Humpback Whales in Hawaii

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Adult humpback whales are 39 – 52 feet long and weigh approximately 79,000 pounds!  If you visit Hawaii during breeding season, you can help count them in an effort to maintain their future health and safety.

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Stephanie Spengler Batzer wrote to me about how she’s involved in counting humpback whales in Hawaii. Here’s what she wrote…

Hawaiian Islands Humpback Whale Sanctuary Ocean Count

Each winter, from approximately December to May, a portion of the endangered North Pacific humpback whale population migrates from their feeding grounds in Alaska to the warm waters of Hawaii to engage in breeding activities.  Hawaii’s pristine marine environment is considered to be one of the most important breeding, calving and nursing grounds for humpback whales in the North Pacific.  For that reason, the Hawaiian Islands Humpback Whale National Marine Sanctuary was dedicated to protect humpback whales and their habitat in Hawaii.

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Humpback whale populations are still relatively unknown.  In an effort to provide a relative approximation of humpback whale numbers and distribution patterns locally over the years and to raise awareness of the species, the Sanctuary sponsors community events such as the Sanctuary Ocean Count.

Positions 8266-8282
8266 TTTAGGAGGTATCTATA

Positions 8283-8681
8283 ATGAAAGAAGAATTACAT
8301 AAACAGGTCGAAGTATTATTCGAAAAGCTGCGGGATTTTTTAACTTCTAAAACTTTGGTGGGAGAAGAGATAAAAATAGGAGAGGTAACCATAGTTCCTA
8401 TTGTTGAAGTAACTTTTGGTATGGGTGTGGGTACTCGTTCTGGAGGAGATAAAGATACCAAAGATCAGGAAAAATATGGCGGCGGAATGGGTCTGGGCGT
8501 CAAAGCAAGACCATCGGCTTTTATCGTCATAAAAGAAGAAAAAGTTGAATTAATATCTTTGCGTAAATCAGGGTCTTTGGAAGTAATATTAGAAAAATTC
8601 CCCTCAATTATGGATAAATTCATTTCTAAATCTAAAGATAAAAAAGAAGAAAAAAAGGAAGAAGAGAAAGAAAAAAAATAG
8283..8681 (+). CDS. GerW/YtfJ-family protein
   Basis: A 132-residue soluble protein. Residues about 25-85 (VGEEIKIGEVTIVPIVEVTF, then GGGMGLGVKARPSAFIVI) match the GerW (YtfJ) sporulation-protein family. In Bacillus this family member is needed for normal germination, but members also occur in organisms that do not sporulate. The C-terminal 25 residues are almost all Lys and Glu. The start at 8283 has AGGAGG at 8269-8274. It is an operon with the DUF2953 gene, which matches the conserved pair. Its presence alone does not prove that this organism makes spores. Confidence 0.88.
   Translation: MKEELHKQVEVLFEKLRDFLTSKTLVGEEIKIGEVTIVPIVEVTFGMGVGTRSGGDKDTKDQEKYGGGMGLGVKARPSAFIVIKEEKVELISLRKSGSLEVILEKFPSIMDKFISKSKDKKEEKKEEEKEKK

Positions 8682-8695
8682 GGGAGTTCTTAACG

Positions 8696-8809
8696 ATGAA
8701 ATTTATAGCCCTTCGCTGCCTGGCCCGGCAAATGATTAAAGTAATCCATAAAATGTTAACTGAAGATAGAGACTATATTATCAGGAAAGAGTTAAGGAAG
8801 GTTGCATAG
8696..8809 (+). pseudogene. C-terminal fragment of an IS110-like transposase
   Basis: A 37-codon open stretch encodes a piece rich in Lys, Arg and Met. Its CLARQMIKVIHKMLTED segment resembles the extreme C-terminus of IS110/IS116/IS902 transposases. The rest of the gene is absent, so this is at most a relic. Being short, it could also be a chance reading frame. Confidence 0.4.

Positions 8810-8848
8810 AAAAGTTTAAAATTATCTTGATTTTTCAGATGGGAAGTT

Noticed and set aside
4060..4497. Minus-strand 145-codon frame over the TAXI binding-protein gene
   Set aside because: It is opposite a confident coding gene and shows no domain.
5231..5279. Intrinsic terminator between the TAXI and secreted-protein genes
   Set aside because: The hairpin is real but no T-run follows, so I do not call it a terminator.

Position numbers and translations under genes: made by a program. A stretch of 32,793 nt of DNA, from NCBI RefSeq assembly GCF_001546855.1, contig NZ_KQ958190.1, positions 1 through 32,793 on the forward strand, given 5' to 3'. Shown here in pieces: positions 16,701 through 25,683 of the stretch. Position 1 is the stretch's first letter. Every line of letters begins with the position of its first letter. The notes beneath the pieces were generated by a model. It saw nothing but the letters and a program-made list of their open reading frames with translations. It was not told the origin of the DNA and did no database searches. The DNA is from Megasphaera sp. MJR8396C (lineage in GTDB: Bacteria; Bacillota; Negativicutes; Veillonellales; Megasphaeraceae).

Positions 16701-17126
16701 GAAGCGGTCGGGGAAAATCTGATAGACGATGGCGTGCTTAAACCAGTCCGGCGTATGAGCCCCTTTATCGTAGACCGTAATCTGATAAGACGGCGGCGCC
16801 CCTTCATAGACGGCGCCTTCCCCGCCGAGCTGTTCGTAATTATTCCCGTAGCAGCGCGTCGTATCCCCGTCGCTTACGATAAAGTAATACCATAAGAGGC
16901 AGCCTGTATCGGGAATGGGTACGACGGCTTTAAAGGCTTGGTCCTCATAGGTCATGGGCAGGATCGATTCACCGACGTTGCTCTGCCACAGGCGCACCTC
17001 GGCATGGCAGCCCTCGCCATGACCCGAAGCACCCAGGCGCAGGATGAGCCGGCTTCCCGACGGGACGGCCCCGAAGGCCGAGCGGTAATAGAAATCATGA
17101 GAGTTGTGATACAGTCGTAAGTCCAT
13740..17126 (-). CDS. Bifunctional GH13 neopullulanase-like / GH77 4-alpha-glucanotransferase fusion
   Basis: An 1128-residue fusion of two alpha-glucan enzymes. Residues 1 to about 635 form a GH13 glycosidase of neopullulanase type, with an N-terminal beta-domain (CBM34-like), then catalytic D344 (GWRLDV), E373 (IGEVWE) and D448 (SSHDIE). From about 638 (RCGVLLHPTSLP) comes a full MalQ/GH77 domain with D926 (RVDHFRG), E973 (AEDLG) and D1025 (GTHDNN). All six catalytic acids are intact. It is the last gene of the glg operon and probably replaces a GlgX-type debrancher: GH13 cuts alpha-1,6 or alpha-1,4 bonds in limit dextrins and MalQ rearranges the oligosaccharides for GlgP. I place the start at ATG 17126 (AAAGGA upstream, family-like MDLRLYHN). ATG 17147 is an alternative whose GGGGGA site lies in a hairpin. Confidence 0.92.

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The Sanctuary Ocean Count was initiated as a means to provide Hawaii residents and visitors with the opportunity to observe humpback whales in their breeding grounds by conducting a yearly shore-based census during the peak breeding season.  Although the census does not claim to provide scientifically accurate results, it serves as a tool to supplement scientific information gathered from other research activities.  The count also provides some information on how whales use in-shore waters on an average peak season day.  The Sanctuary Ocean Count serves to promote public awareness about humpback whales, the Sanctuary, and shore-based whale watching opportunities.

The Sanctuary Ocean Count is held concurrently on Oahu, Kauai, the Big Island, and Kahoolawe.  By assisting in the count, volunteers help monitor the number of humpback whales and other marine mammals around our islands and ensure their health and safety for generations to come.

The first count was conducted in February 1996 on Oahu, with approximately 150 volunteers.  In 1999, the Big Island was added to the effort.  Kauai began participating in 2000 and Kahoolawe in 2002.  To date, the Sanctuary Ocean Count covers 60 sites on four islands, with over 2000 volunteers.  My site is Spitting Caves.  In the future, we hope to expand our count to other islands.

So remember, if you’re planning a visit to Hawaii, to check out the Hawaiian Islands Humpback Whale National Marine Sanctuary and see if you can take part in this wonderful project!

Mama Lisa

This article was posted on Wednesday, April 6th, 2011 at 9:49 pm and is filed under Countries & Cultures, Traveling, USA, USA. You can follow any responses to this entry through the RSS 2.0 feed. You can leave a response, or trackback from your own site.

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